How Far’s Too Far: Blog Boundaries

Just when I think the semester is about wrapped up and I can catch up on some reading and writing, reflect a bit about this year’s explorations of multimedia, including podcasting and digital storytelling, along come my students with more surprises.

Surprises that bring to mind a couple of recent posts by Jill Walker (and the many others commenting on her blog) where she discusses students using pseudonyms in their academic blogging, and taking risks in blogging. She writes:

That’s why I’ve recommended to my blogging students this semester that they use pseudonyms unless they’re quite comfortable about claiming their identity online. Many of them do. As they become more secure in the environment, and especially once they understand, really understand, that anyone can read it now and in the future, then real names are just fine and a good part of establishing a durable online identity that you’d be happy for anyone to see.

Little did I know that my own students’ in their first post-semester creative-writing-blog posting would find themselves playing around with both boundaries, commenting under just-for-the-occasion pseudonyms on a blank posting, comments that crossed into some pretty offensive sexually explicit trash. They knew enough to adopt pseudonyms (except for the post’s originator) for their off-color commentary, thereby protecting themselves, but also thereby releasing themselves from a certain level of accountability. Almost all of my students post under their names, taking public pleasure in and responsibility for their work and their responses.

This weekend, they were messing around at one of their “writing parties” and, well, things got a little out of hand, shall we say. When I checked the blog Sunday morning, I saw the damage and decided to pull the post (we’re on MT, so I switched it to DRAFT mode), knowing the “culprits” would sooner or later show up at my office to talk about it.

And sure enough, yesterday the main culprit (or should I say, the one whose name appear at the end of the original empty post) made an appearance. The posts and comments here and here, left by class members since he and I spoke, reveal a lot about the murky territory of the after-the-course-is-done blogging identity, about adopting pseudonyms after the fact, and crossing lines on a collaborative blog that resides within an institution and came out of an academic setting. They were exerting some kind of freedom, but then, when I called them on it, they realized that as long as the blog is still associated with a college and a course and a professor, even if it’s now summer and they have shifted into a different relationship with their writing, they cannot forget the blog’s origins and the full impact of what they write.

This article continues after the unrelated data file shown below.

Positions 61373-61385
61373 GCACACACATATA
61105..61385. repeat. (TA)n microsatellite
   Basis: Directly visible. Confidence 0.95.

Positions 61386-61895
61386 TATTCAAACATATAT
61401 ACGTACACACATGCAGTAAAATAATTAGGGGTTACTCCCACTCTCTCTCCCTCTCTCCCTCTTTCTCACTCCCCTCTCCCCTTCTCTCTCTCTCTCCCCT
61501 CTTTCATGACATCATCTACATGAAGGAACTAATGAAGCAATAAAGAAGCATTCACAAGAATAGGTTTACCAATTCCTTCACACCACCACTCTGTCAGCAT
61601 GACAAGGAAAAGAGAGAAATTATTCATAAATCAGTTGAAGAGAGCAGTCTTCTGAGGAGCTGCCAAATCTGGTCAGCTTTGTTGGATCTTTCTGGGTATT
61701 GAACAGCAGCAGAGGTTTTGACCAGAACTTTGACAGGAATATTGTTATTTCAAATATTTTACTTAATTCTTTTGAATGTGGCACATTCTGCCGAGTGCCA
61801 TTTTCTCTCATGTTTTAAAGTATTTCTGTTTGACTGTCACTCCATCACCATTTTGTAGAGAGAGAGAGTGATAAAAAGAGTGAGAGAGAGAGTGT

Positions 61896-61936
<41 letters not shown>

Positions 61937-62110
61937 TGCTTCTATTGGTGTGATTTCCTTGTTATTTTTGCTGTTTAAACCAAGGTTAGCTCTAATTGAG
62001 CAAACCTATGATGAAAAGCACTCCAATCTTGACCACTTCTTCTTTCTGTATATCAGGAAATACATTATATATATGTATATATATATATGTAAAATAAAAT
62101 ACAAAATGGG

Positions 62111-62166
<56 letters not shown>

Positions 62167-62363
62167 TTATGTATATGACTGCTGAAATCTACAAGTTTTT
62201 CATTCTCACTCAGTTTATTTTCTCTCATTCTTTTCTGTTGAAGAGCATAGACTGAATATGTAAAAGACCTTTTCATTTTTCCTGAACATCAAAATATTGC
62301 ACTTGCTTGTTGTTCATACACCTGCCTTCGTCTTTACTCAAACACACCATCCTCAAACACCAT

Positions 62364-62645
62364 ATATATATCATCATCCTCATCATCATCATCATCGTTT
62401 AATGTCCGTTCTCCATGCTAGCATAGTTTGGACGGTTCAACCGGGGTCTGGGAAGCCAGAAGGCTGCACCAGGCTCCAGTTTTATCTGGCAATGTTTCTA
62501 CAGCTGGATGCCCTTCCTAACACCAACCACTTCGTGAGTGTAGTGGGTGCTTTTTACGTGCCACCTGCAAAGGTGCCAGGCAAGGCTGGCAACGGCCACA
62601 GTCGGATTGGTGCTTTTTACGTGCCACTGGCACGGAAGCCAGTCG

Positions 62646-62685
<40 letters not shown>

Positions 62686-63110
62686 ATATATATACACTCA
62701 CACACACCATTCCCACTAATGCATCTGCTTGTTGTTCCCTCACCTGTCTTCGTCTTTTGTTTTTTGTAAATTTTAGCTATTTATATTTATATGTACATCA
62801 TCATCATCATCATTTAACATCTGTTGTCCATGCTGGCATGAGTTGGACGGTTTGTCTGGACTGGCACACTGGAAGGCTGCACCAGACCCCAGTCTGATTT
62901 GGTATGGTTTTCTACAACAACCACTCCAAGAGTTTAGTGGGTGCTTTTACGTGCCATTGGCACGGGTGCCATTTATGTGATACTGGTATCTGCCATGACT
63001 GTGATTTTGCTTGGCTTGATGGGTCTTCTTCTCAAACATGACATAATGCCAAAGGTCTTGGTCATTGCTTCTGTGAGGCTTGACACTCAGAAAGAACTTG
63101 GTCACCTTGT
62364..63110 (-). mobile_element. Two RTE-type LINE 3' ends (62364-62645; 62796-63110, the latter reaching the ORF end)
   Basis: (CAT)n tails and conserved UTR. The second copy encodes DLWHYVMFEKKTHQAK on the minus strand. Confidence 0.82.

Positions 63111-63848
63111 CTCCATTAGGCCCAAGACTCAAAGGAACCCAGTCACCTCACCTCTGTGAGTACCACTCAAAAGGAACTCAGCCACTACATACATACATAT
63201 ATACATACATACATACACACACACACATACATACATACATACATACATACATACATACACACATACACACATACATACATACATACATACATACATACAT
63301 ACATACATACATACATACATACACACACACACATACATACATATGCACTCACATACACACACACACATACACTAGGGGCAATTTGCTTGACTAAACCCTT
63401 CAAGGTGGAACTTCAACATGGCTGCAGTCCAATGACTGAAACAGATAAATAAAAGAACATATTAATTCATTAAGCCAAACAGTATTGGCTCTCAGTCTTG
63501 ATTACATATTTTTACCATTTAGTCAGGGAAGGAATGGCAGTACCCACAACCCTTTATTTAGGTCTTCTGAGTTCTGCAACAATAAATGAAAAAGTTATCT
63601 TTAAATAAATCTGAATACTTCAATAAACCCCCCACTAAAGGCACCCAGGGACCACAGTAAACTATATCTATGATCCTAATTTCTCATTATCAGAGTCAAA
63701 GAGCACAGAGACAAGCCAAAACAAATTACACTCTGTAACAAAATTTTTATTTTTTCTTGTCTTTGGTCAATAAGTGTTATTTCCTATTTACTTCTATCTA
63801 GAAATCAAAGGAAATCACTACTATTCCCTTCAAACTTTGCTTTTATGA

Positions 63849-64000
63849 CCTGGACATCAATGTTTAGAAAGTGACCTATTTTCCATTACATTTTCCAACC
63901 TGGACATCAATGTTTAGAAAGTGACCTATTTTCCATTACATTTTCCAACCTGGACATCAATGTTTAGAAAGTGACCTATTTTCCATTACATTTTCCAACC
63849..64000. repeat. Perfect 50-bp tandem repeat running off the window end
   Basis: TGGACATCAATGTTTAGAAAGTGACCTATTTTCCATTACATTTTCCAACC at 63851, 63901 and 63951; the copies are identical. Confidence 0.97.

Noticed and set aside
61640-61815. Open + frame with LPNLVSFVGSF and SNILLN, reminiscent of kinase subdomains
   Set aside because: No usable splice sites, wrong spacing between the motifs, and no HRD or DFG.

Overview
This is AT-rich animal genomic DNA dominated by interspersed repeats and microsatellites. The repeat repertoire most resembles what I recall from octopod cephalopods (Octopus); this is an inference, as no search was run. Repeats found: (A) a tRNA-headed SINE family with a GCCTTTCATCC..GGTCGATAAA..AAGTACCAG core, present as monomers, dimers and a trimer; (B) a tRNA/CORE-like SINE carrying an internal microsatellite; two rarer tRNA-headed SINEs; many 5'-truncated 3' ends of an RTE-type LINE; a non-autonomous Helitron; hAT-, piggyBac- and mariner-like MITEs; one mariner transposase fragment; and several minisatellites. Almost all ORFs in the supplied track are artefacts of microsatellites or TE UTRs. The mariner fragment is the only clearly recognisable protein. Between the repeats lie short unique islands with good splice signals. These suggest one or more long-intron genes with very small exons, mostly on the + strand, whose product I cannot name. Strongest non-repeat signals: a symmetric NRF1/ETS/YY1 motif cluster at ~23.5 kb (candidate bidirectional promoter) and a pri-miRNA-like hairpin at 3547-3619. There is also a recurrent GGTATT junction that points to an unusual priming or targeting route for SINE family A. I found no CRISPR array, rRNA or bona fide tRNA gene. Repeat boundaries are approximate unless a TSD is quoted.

Gena writes:

And so here we have it folks, a community.
One that exists here with our words and in the classroom with our voices (and sometimes with podcasts, both!).
A community that now also exists outside both of those forums.
And I think that is where it has all become a little more difficult.
Maybe we are eager to have our bigger (and sometimes baser…) sense of community come back and act on the forums that got us there.
Maybe we are a little thoughtless in realizing that we need to preserve those very stepping stones, so that we can always come back, always grow, always eat of the fruit it gives us, ripe with nutrients, especially when the bigger community malnurishes us, leaves us without a coat, forgets to say hi……..

Merrick writes:

Unfortunately, it has taken me three times to realize that the blog exists solely to showcase our writings, to elevate our craft, and to cultivate our love-affair with language and story-telling. Think of it as a really nice, shiny and sparkly car. Perhaps a pretty pony, or unicorn even. Whichever you prefer, although the car or the unicorn is ‘ours,’ we would never want mash it into a brick wall, or in the unicorn’s case, ram its majestic horn through a tree, right? Right? The blog is a bit temperamental, and it likes to be treated nicely. How ironic that I dirtied it directly above BG’s post in which she thanks us “for making [her] job about as good as it could ever get.”